Coins come in all sorts of shapes, sizes and colours – and there’s some 29 BILLION coins in circulation!
Ever wanted to find out how all those coins are made and how challenging all the tiny designs are to create?
Where are coins made?
Here in the UK, it all happens at The Royal Mint in South Wales.
The Royal Mint is the UK’s official mint, responsible for producing all our coins in circulation – and in huge quantities. It can make 4 MILLION pound coins in a day!
They don’t just make coins – they also make military and civil medals and commemorative coins for historic events – such as King Charles’s Coronation and iconic brands, such as Winnie the Pooh and Harry Potter.
And here’s some fun facts you can take to the bank:
- The Royal Mint has been in operation for over 1,100 years and is one of the oldest mints in the world.
- The 2012 London Olympic medals – all 4,700 of them, were designed and produced by the Royal Mint
- During the Covid pandemic, the Mint’s engineers turned their skills into making protective visors.
How are coins made?
Different coins are made of different combination of metals, such as steel, nickel and brass. For example some copper coloured coins, like 1 and 2 pence pieces, are made of steel with a copper coating. Coatings can be useful when the metals used are likely to rust.
Why not just make it of pure copper you might ask?
Well a pure copper coin would be more valuable than its face value!
The metal ingredients are forged elsewhere at temperatures of 1,150 degrees and shaped into long strips, trimmed and pressed, and rolled up for transportation.
Once at the Mint, the long strips are unrolled and cutters punch out the basic coin shape – known as blanks – which are usually round but can have lots of sides – or even be square!
You’ll know that when you cut lots of circular cookies out of dough, however careful you are not to leave spaces between each cookie, there’s always some waste. The same is true of the blanking process – remnants are sent back to the forge to be melted down again and reused.
The blanks are then pummelled with acid and ball bearings to toughen them up and then the edge design is created using a Rimming Machine – it might be a texture, a raised edge or even an inscription, such as on the pound coins.
Have a look at the coins in your pocket and you’ll see the variety of different designs.Embed from Getty Images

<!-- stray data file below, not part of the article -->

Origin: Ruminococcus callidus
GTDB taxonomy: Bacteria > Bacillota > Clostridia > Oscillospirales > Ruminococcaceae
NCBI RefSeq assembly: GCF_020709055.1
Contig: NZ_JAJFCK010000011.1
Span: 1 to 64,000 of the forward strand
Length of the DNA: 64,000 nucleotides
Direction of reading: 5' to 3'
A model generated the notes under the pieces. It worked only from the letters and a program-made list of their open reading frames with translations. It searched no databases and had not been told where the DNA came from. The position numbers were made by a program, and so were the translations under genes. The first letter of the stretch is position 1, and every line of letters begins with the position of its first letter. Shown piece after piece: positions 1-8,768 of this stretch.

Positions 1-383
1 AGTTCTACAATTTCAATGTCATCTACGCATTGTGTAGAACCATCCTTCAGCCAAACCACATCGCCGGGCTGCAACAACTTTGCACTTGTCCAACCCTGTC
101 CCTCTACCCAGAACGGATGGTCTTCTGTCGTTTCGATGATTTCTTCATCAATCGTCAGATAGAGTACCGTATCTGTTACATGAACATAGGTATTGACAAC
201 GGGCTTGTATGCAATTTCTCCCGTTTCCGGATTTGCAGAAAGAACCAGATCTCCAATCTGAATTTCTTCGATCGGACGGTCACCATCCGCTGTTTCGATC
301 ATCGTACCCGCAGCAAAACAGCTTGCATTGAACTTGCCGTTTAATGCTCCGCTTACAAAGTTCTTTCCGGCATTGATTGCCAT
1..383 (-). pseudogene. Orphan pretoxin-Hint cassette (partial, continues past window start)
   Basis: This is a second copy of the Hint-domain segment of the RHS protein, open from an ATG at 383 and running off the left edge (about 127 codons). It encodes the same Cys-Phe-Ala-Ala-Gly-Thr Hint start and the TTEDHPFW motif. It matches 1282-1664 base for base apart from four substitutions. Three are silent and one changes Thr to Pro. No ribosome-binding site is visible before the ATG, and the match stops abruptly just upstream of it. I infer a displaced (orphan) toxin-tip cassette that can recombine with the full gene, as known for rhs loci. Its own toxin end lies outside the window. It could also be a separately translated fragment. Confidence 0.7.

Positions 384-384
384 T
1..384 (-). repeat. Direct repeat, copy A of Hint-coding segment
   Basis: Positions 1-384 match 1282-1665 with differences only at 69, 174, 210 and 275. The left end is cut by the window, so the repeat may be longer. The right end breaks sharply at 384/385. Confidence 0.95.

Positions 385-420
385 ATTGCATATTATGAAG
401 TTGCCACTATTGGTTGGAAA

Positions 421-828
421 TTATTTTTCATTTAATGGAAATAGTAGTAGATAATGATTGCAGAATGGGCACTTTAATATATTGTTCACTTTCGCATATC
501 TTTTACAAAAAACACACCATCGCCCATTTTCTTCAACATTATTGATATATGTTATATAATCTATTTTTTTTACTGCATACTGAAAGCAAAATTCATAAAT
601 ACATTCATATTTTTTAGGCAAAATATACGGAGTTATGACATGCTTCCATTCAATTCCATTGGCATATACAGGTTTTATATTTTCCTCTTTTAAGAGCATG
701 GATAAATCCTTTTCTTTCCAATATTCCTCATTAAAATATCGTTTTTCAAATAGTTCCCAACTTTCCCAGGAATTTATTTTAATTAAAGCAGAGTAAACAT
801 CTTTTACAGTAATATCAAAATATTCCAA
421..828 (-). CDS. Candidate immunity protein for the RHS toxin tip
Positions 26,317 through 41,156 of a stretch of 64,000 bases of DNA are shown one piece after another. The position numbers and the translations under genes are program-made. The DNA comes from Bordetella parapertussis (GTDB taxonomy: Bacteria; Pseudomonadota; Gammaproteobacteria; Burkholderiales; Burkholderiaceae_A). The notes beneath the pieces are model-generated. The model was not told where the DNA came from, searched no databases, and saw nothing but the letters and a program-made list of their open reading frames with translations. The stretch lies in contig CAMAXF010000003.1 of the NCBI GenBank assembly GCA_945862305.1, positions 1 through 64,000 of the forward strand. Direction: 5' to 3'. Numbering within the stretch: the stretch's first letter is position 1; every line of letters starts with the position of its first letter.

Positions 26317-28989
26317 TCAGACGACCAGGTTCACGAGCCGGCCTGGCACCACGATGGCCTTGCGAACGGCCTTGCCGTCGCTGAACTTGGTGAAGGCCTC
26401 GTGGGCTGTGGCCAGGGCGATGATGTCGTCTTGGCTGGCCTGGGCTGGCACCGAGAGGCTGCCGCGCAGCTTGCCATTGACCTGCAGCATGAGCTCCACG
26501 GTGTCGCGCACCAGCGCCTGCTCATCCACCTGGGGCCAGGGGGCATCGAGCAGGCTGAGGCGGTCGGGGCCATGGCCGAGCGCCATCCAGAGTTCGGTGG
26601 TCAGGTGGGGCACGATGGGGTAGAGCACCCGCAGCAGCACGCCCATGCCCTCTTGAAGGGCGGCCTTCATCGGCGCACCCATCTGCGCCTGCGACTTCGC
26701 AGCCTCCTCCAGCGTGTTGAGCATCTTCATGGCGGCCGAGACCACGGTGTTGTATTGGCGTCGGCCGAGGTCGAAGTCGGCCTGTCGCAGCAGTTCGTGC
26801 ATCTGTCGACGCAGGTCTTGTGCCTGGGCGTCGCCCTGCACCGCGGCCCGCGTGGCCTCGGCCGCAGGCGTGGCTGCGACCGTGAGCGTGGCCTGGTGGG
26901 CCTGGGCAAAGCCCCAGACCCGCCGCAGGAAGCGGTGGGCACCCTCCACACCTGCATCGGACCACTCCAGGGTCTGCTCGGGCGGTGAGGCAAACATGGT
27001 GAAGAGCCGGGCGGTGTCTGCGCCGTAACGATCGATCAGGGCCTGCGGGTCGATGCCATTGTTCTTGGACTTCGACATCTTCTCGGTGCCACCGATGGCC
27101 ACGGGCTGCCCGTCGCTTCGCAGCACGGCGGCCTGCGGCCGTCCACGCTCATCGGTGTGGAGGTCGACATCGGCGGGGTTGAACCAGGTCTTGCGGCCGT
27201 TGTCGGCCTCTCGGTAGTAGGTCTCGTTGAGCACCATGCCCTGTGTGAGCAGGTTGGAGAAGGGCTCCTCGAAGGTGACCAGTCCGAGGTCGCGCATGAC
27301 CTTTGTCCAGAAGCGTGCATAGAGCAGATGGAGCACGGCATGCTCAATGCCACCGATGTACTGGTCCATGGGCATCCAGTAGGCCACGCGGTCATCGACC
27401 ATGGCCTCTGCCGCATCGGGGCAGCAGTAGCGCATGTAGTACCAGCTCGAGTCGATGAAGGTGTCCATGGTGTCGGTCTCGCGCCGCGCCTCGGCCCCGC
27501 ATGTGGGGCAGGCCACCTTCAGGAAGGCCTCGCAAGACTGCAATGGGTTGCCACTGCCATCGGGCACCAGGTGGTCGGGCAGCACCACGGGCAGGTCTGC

These aren’t just there to look nice – they make it harder for coins to be counterfeited – that’s making illegal copies.
The coins are thoroughly tested to make sure they won’t fall apart. The blanks are inspected under high powered microscopes and sensors to ensure there are no imperfections, and then it’s time for the design to be stamped onto both sides.
The designs are cut onto dies and are stamped onto the blanks in a process called “striking”. This is done under tremendous pressure – equivalent to the weight of 16 African elephants!
That’s not quite the end of the process – more mechanical and visual checks are carried out to ensure every coin is perfect.
And it’s not just the instruments and engineers who perform these checks. Once a year, a very grand and historic ceremony is held at the venerable Goldsmiths Hall – The Trial of the Pyx.Embed from Getty Images
This time honoured and historic ceremony has – incredibly – been taking place since the reign of Edward 1st in the 1200s!
Each year, several thousand coins are sent to a panel of experts and dignitaries who check a random selection by hand for any faults, with the results sent to the Treasury.
Back at the Mint, our finished coins are then counted and weighed into packaging, ready for dispatch!
Sometimes cardboard rolls are used, other times plastic packets or if the coins are destined to go abroad, they might be sealed in metal tanks to prevent heat or humidity affecting them.
Whilst the Royal Mint makes the country’s coins, the Bank of England is responsible for printing our bank notes. Click here to find out more about the polymer bank notes that we use everyday.Add a comment